Aboard a tethered balloon, from an altitude of nearly 500 meters, when Gaspard-Félix “Nadar” Tournachon photographed Paris from above was the moment when we can trace the roots of aerial photography right back to 1858.
Before airplanes entered the picture, photos were being taken from kites and pigeons, but it was the world’s first bird’s-eye view that was the image that opened the door to new possibilities. Aerial images can now capture even the tiniest geographic details all around the world due to the advent of satellites, aircraft, drones and high-definition cameras that we have at our disposal.
From the convenience of a mobile device, the visualisation, evaluation, and measurement of landscape data with precision is now possible across a wide range of industries including government, construction, engineering, real estate, transportation, mapping, and solar, all made possible by 3D aerial photography.
However, aerial photography is doing much more than you would expect. Aerial photography is playing a vital role in preserving the future of the environment with applications in reducing emissions, protecting natural resources, and documenting the effects of climate change.
Dynamic aerial imagery that helps visualise every aspect of a 3D landscape is made possible by how they can be accessed by mobile devices anywhere in the world. Having remote access to these details means that professionals and public servants don’t have to travel to survey the locations at which they’re working.
To measure for available parking lot space around a new site an architecture firm planning a new building can use aerial photography for example. To get that kind of information they would, ordinarily, have to travel to the site multiple times. But access to aerial imagery gives them confidence about the feasibility of their project and allows them to move forward faster.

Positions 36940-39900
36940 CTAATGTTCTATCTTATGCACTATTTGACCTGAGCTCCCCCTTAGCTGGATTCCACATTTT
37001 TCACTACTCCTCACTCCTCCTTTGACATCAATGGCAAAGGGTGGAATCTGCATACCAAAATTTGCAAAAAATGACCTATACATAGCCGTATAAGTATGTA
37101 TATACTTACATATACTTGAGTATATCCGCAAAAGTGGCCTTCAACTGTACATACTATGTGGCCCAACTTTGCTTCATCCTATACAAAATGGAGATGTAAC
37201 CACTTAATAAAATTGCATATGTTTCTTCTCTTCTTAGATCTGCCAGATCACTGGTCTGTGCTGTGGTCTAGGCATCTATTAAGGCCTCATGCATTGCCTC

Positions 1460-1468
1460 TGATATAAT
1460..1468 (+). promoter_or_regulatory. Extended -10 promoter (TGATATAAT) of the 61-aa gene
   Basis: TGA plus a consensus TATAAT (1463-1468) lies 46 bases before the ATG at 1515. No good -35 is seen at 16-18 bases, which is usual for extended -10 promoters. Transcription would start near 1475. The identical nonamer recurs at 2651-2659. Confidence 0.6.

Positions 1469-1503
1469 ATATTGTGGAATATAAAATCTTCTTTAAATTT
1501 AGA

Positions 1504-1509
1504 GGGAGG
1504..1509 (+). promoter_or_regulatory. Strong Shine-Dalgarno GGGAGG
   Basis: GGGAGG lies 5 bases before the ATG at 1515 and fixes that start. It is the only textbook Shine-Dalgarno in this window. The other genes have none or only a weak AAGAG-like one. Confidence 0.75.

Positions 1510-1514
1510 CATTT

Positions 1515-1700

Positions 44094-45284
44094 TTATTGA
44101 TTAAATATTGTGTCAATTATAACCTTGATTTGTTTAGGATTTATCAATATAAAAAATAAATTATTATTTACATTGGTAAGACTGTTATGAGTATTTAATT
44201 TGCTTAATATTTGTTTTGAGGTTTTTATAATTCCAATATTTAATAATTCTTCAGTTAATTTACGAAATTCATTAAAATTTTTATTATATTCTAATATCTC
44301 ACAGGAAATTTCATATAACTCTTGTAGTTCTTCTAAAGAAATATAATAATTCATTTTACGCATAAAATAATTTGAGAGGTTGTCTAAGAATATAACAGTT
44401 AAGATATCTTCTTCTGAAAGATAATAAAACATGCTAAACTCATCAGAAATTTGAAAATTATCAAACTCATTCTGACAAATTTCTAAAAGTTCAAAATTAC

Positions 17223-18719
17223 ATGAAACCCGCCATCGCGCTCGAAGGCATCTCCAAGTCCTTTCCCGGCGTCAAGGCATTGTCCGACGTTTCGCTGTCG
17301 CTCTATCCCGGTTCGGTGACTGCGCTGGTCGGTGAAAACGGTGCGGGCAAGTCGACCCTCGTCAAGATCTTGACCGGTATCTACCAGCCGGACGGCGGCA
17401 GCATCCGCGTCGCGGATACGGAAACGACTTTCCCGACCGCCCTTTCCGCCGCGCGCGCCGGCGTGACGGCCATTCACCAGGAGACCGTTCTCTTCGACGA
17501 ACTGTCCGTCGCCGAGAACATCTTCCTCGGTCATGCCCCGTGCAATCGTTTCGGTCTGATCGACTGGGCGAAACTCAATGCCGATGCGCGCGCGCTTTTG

Protecting Natural Resources
To maintain stable communities and environments it is crucial that we must protect our natural resources. The natural site is a stable environment before urban development takes place, according to bodies like the Georgia Forestry Commission.
But human activity throws off that balance. By providing current and detailed imagery to preserve ecological harmony aerial photography can help to prevent damage and waste to natural resources.
Planners can verify that environmental regulations are met, help enforce minimal risk, assess inventory, and size a project accurately all because of this high-tech advantage and all from their desktops or mobile devices.
Documenting The Effects Of Climate Change
“The effects of climate change happen on such a slow time scale that it is often difficult to document visually,” says Josh Haner, a New York Times photographer.
“As a result, I believe a lot of the climate change imagery we have become accustomed to has focused on polar bears floating on pieces of sea ice, or on calving glaciers.” Haner adds. “That type of repetitive imagery has made people numb to a lot of the important stories about how our changing climate is affecting people and places around the world.”
To give people a more accurate perspective, Haner has been documenting the effects of climate change with stunning photography for the past four years. Aerial photography can similarly help viewers understand climate change more accurately.
Aerial photography can make comparisons simple by recording changes season after season. You can see the effects of droughts and flooding, soil and geology, vegetation, and water. You can not only visualize but also measure these changes. When you understand the changes, you are better able to get to the heart of the problem and make plans to combat those changes.
Aerial photography has made a more critical difference than Tournachon may have imagined from that first aerial picture of Paris and how it has evolved to today’s highly detailed 3D imagery. By reducing emissions, protecting natural resources, and documenting the effects of climate change, aerial photography is empowering us to preserve our environment, one picture at a time.
Words by Elijah (Content Marketer) via Sustainability Times.